The colonnaded storefronts lining one side of the rue de Rivoli attract shoppers; the Tuileries Gardens and Louvre Museum along the other provide quite the backdrop.
There is so much to see on the three kilometres from place de la Concorde to rue de Sévigné that you’d be forgiven for never pausing to wonder how the street came to be named Rivoli. Well, the story goes back to Napoleon.
When a new thoroughfare was cut out through the dense core of Paris on the expanded northern side of the Louvre Palace, it turned out to be quite a successful feat of urban planning. It was named after Napoleon’s victory over Austria at the Battle of Rivoli in 1797. The French forces were outnumbered, yet they triumphed, and the victory greatly enhanced Napoleon’s reputation as a military strategist and commander.
Napoleon didn’t get to see his plans for rue de Rivoli fully accomplished. The completion of the section from the Louvre to the Hôtel de Ville was carried out under his nephew, Napoleon III, who put the project high on his list of priorities as part of Haussmann’s renovations because he wanted to have it ready for the Paris Universal Exhibition of 1855, so he could house his guests at the new Grand Hôtel du Louvre.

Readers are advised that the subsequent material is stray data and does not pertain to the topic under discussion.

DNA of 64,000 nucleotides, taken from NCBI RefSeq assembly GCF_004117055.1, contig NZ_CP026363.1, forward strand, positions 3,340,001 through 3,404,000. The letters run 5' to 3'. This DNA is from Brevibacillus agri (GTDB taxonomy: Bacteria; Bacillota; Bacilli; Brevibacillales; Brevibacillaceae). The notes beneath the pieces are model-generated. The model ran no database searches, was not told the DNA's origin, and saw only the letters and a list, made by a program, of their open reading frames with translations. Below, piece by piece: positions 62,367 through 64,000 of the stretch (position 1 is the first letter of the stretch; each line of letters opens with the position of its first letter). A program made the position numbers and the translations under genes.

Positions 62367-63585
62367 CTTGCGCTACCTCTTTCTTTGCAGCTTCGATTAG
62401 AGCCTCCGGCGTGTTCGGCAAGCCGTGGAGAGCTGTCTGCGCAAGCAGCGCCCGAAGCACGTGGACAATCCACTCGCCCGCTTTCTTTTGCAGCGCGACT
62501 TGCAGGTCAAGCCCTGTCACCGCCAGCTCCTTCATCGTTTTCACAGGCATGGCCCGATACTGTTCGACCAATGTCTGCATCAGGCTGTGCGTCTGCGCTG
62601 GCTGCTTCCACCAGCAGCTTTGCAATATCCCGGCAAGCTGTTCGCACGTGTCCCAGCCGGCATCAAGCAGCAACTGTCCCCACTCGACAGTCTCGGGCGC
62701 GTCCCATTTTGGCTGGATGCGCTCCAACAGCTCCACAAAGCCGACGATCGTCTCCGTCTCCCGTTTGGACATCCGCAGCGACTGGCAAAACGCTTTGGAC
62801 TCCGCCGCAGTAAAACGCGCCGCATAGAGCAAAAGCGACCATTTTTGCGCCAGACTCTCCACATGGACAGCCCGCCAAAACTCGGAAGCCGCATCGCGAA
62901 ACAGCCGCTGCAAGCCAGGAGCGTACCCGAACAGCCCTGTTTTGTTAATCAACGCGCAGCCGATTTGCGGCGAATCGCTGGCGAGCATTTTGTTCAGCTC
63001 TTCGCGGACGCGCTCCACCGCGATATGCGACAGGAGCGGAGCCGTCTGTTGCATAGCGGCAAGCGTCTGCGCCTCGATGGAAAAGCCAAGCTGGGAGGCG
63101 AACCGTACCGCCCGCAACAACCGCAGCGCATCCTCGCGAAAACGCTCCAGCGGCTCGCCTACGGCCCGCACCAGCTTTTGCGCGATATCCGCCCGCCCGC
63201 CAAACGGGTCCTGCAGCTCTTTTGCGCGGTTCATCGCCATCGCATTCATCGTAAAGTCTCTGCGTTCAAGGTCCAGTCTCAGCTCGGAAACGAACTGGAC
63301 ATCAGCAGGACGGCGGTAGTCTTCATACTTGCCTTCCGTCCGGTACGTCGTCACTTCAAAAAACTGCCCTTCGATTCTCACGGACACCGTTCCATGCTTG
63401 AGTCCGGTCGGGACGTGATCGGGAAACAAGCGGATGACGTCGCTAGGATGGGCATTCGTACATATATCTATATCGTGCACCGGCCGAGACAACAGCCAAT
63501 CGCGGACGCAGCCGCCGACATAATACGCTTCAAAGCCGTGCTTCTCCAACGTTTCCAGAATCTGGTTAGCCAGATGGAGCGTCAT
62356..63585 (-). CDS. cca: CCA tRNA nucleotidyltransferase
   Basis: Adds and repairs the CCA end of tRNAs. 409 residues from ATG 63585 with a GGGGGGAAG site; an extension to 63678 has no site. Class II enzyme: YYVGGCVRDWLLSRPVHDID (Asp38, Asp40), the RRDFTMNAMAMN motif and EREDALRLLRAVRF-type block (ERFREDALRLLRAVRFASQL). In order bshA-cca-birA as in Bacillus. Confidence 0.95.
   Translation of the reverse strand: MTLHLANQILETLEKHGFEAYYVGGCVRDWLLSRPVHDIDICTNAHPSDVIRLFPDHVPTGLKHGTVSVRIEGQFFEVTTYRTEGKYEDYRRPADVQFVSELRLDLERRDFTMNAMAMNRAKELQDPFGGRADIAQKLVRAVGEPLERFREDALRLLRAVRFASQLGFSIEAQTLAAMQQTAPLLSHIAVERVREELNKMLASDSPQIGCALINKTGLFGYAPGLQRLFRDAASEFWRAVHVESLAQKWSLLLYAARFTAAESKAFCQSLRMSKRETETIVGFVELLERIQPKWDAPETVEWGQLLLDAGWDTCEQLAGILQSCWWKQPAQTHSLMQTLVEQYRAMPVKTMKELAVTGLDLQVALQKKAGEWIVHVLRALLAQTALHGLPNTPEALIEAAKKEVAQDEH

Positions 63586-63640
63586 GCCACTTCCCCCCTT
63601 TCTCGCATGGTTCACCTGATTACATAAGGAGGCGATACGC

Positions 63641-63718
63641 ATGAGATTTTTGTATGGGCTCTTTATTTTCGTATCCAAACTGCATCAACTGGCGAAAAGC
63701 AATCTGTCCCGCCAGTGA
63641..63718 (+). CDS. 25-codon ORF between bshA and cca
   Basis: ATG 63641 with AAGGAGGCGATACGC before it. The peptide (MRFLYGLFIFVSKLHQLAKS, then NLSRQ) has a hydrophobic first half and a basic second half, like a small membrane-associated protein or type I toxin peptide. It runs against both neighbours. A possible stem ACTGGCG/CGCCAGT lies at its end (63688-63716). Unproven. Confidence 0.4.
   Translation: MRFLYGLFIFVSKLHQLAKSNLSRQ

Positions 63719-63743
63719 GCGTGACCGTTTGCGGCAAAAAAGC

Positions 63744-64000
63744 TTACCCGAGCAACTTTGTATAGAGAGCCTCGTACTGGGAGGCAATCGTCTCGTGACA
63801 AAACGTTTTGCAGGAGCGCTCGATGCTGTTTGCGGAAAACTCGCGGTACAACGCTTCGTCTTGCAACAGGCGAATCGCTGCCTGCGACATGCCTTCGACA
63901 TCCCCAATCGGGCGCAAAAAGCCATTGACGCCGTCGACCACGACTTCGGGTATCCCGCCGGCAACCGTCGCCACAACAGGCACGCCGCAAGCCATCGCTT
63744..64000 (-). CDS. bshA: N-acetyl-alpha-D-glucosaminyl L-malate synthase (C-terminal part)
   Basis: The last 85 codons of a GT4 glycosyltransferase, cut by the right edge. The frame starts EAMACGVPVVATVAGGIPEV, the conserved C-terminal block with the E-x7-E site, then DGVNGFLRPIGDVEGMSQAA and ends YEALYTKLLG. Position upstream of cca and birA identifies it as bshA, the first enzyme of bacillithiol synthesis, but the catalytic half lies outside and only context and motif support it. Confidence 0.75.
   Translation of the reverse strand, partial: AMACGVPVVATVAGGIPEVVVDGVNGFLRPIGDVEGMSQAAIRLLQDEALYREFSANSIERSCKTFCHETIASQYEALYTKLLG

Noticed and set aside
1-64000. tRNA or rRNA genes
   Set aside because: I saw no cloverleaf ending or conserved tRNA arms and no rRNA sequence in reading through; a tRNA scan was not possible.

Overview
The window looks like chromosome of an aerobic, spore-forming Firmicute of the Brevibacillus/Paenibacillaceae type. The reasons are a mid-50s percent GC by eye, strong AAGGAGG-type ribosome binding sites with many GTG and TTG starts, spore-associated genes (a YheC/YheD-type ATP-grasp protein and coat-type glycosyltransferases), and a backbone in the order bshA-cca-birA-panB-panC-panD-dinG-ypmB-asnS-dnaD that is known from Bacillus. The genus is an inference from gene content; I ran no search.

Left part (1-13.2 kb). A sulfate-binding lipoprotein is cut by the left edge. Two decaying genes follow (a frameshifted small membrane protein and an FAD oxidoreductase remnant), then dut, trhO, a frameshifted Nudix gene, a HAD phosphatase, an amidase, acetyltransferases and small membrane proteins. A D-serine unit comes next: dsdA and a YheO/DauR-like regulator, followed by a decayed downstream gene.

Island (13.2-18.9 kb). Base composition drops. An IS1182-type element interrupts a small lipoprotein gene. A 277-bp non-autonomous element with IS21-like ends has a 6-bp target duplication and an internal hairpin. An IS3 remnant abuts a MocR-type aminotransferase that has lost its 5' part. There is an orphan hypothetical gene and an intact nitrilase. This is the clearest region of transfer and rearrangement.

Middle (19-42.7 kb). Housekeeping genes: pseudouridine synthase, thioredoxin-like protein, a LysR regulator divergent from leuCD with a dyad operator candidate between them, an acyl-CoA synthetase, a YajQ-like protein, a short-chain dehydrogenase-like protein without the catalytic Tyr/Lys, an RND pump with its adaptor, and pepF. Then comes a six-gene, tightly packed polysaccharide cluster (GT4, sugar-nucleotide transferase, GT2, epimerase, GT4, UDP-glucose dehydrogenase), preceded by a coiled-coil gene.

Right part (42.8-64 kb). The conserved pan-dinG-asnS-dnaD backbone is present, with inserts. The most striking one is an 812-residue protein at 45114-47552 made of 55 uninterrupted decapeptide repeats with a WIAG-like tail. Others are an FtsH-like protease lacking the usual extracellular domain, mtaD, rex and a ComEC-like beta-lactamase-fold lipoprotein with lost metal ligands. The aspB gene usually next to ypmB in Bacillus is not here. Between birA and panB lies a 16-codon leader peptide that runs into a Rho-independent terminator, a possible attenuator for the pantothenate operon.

From France Today magazine
Read other installments in our “Read the Signs” series:
Read the Signs: Rue du Croissant in Paris
Read the Signs: Rue Cler
Read the Signs: Allée Sonia Rykiel in Paris
Read the Signs: Rue Crémieux in Paris
Read the Signs: Place de l’Europe- Simone Veil in Paris
Read the Signs: Boulevard Haussmann in Paris
Read the Signs: Rue du Chat qui Pêche in Paris
Read the Signs: Rue des Mauvais Garçons in Paris
Read the Signs: Avenue de Champagne
Read the Signs: Rue du Temple in Paris
Read the Signs: Rue Guy-Môquet in Paris
Read the Signs: Rue des Francs-Bourgeois in Paris
Read the Signs: Boulevard Diderot in Paris
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